Pirates plunder. Pirates navigate by wit and savvy and force. They intercept us somewhere between where we were and where we think we are going to end up. They are the enemies of intention. Where we might ask, Where is life taking me? A pirate asks, Where can I take life?
Killer title is the first thing I thought when I came across Keely Hyslop’s debut collection, Things I Say to Pirates on Nights When I Miss You, which was selected by Major Jackson as the 2011 winner of the Michael Rubin Book Award. It is a killer title and the poems in the book live up to its promise. Hyslop’s website describes the book as a “three part exploration of the mythologies of empowerment and victimization, both official and personal, that an individual uses as the raw material with which to construct a cohesive identity.” It is obvious that Hyslop has thought hard about this work. The poems show that she is a devoted student of poetry—one who writes from instinct and heart, is willing to take risks, and allows for mystery, but also recognizes the philosophical and intellectual forces that move through her writing. This is a difficult balance to strike. Poetry is hard work, both emotionally and intellectually, and Hyslop isn’t afraid to walk the rope between intelligence and heart, skill and instinct. The best poems in the book mix these elements beautifully.
The core of the book is about fate and purpose in life—how we follow or avoid it and how we make choices that move us toward or away from what we most desire. And, always, the outside forces of history, society, and family that throw us off balance or give us strength to weather the storm, and the curious way they can do both at the same time.
Hyslop begins with a section titled Letters to Anne Bonny which engage with the historical female pirate. The poems include persona poems in the voice of Anne Bonny and prose poem letters from a more modern speaker who seems to be looking for a way to navigate both Anne Bonny’s story and her own life. The poems in this section are smartly complicated, swimming between admiration and pity, fierceness and vulnerability, romance and destruction. In one poem, the speaker tells Anne Bonny, “All the things I wish for seem to be things I’m ashamed to be wanting in the first place so when I get them I can’t enjoy them. Have you ever had this problem?” I can’t help but smile at a speaker who goes to a pirate as a kind of Dear Abby, looking for advice about life. What can Anne Bonny tell her but:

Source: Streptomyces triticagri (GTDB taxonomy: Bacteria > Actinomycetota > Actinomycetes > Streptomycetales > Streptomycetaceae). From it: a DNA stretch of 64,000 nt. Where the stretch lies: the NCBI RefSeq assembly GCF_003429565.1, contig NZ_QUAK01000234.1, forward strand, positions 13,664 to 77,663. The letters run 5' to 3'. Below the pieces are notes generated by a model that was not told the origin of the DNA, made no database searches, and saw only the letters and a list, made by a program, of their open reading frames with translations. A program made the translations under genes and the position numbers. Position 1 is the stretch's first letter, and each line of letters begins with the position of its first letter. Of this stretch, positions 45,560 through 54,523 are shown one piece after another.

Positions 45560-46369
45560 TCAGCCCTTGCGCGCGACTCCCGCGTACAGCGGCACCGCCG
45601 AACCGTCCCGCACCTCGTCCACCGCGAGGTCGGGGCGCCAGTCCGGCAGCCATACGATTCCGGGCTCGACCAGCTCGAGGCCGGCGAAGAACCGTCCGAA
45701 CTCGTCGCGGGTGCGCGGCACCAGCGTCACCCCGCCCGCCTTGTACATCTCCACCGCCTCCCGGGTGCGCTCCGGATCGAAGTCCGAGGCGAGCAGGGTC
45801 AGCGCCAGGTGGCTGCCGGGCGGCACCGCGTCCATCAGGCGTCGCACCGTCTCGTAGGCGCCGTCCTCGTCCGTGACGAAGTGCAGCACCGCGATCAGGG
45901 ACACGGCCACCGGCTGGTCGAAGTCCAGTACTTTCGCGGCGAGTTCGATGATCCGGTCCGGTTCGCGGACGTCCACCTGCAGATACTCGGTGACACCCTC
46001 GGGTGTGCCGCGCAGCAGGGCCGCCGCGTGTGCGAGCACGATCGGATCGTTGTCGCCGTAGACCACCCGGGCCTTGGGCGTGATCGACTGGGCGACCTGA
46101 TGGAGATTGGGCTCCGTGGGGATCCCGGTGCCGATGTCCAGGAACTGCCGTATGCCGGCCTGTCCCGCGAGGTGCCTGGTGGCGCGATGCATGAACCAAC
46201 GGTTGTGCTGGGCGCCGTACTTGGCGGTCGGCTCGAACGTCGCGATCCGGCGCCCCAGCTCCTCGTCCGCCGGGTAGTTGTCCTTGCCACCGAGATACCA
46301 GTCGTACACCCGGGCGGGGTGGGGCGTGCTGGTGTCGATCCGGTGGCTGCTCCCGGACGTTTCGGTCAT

When you feel something pulling you under
you look to me
as if I can tell you what freedom is,
but I can’t give you your sea legs.
You have to steal them from me.
Hyslop sees and avoids the trap of casting Bonny as either a victim or a hero. She recognizes that the only Anne Bonny we can know is one from a story we tell ourselves, a story the speaker of the poems is telling herself and the reader at the same time. A story gathered from fragments of history and herself combined into a narrative that defies resolution. These poems breach time and manage a tragic immediacy that keeps us wanting to know more. By the end of the sequence, Anne Bonny has pirated herself out of the story:
But it’s too late. She’s already disappearing
into the marginal space between
ocean and sky.
Anne Bonny sails herself like a boat
out of the stack of history books I’m holding in my arms.
In the subsequent sections of the book, Hyslop turns her lens to more personal territory, exploring family history, mythology, and the very idea of “femaleness” in poems that are raw, risky, and sharply imaginative. Many of these poems read as a bridging between youth and adulthood. Poems like “Frankenstein,” “A Small Madness,” and “Playing Make-Believe With My Mother’s Choices” show speakers who are attempting to make sense of family history. They ask, How did you do it? How will I do it? And the answers are never easy. In these poems, we see a woman becoming a woman. One who sees that life is fucking complicated; so much more complicated than we thought it would be when we were young and “just wanted a normal life.”
In places, the poems feel over-intellectualized, becoming commentary on ideas or emotions rather than the “thing” itself. In these moments, the poems lose some immediacy, waylaid by a speaker who seems almost too smart for her own good. So, we get lines like:
Biology bickers with existential experience.
Later sends flowers and an underdeveloped theory
of the relation of sex to brain chemistry.
Yet, even these sections can read as an alternative attempt to understand, a stepping back from emotion to see if reason or logic can help navigate the complexities of experience. Eventually, we see that, like with Anne Bonny, our lives inevitably become only the stories we tell ourselves about what is happening to us. Our choices lie in how we relate to those experiences and where we choose to draw the always shifting X that marks our identity. Hyslop’s debut collection illuminates both an approach to life and an approach to poetry that is worth exploring more fully.